A Perth financial adviser has teamed up with a prominent bitcoin entrepreneur worth nearly $70 million to launch a startup delivering an automated educational service helping Australians improve their financial health.
David Pettit has launched Future Penny with Zhenya Tsvetnenko and, along with a handful of private investors, have invested $500,000 in the venture.
Tsvetnenko is the founder and director of blockchain company DigitalX and digital advertising firm Tech Mpire, both of which are listed on the ASX.
Future Penny will be launching at the end of June and is a robo-education platform designed to boost financial literacy and empower people with guided decision-making to better personal wealth.
“It’s an online system for people to become educated with personal finances and take advantage of gaps and opportunities they might miss out on,” Pettit tells StartupSmart.
The platform provides education through three tiers: think, learn and do.
After working as a private wealth adviser for more than a decade, Pettit says the impact of more than 60% of Australians not feeling totally organised with their personal finances is massive.
“You don’t have peace of mind, it can be quite a stressor and stress has a funny habit of doing two things: keeping us awake at night and asleep in the morning,” he says.
The idea to create an easily accessible tool for personal wealth management has been brewing in his mind since he was a young boy.
“There isn’t anything in our education system that helps people with their finances,” Pettit says.
And he says existing information online isn’t personalised enough.
“It’s not presented to you based on who you are and what you need,” Pettit says.
With 80% of Australians not having a financial advisor, Pettit began brainstorming ways they could use tech to address the problem.
“What kind of online experience could we create that looks after the broader part of the population?” he says.
With the advent of machine learning and robo-advice, he realised there was an opportunity to create an education driven service in this space.
Pettit joined forces with Tsvetnenko to get his idea off the ground.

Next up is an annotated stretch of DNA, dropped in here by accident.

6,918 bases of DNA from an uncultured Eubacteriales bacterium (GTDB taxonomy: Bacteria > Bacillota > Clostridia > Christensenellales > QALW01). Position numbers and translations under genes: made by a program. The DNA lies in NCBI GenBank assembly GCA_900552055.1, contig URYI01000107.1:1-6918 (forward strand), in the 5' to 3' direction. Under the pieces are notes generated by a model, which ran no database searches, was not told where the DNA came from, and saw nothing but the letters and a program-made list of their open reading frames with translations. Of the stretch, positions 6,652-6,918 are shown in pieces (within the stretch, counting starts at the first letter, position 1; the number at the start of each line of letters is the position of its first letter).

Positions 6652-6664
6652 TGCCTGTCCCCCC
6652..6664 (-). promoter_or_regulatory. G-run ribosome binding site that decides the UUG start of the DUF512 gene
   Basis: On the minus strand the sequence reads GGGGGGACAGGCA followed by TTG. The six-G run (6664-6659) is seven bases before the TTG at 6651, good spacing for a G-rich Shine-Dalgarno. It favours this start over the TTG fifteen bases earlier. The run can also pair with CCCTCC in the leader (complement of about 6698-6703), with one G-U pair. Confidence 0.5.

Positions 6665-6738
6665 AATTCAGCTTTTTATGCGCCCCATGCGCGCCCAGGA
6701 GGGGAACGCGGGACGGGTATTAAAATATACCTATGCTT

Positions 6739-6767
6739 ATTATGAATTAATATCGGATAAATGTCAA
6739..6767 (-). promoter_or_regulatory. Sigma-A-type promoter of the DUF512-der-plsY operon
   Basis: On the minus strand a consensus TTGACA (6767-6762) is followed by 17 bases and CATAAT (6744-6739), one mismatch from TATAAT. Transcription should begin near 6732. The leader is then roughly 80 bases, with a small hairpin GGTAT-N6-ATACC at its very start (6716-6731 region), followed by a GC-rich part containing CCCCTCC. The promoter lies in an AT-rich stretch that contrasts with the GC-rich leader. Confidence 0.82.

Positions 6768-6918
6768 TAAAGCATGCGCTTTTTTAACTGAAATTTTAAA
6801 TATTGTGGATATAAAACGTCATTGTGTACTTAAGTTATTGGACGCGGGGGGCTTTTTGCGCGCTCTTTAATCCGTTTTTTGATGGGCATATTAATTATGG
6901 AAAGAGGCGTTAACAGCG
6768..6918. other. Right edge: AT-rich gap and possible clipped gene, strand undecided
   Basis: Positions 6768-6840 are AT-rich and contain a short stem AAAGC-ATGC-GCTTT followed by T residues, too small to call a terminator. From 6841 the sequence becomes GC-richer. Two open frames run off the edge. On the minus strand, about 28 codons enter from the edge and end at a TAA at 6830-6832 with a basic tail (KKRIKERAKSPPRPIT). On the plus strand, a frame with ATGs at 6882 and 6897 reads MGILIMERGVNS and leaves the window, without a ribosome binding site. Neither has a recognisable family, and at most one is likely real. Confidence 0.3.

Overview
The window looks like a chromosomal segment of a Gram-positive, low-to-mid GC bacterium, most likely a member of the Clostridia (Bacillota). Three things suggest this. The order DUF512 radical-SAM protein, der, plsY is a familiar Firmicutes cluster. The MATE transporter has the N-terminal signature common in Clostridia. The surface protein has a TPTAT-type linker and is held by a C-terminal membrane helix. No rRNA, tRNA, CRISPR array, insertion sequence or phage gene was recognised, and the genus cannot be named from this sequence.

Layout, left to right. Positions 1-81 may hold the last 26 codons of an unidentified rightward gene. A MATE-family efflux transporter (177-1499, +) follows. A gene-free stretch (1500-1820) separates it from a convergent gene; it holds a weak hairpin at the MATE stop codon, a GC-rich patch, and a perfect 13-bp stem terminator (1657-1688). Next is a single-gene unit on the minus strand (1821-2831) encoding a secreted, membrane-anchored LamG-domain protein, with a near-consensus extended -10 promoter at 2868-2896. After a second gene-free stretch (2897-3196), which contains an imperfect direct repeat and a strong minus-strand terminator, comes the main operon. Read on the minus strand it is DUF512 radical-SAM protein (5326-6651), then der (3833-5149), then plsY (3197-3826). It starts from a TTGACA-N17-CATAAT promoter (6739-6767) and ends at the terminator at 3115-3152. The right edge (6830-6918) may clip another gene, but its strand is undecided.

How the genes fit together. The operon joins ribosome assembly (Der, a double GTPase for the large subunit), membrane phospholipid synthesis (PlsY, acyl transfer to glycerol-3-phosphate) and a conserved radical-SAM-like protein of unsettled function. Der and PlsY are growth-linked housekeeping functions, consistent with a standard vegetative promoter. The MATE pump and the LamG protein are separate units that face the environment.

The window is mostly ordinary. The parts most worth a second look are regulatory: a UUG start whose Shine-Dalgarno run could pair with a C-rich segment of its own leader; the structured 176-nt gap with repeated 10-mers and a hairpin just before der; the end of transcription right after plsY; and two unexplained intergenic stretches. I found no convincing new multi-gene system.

“We’d been working together for about five years,” he says.
They met when giving a presentation to Microsoft on the future of financial services.
Their goal now is to get 100,000 users on Future Penny and improving the state of their personal finances.
“The first thing we do is give people a score on how they’re going, then we test them or they can self-test, if the data shows they are improving with their finances then we’re achieving our goal,” Pettit says.
By the end of year, Pettit says he hopes Future Penny will be up and running across 10 different companies and their workforces.
“Our method to market is not going one user at a time, it’s one organisation at a time,” he says.
Once they reach this target, Pettit says their reach will be quite significant.
The purpose of Future Penny
As he ventures into his first fintech startup, Pettit says purpose has been fundamental for Future Penny.
“The main thing is that we have started a business that starts with people’s needs first,” he says.
And he says they are building Future Penny’s products and services with this in mind.
“There is a bit of a crisis out there in relation to people and their money,”Pettit says.
Pettit and his team are now working to deliver a user experience that can be customised for each end-user with an interface that creates value for everyone.
If they are able to educate people on personal wealth management and as a result help them turn around poor financial health, then they’ll be on track, Pettit says.
“If we get the two right, hopefully profit and success will follow,” he says.
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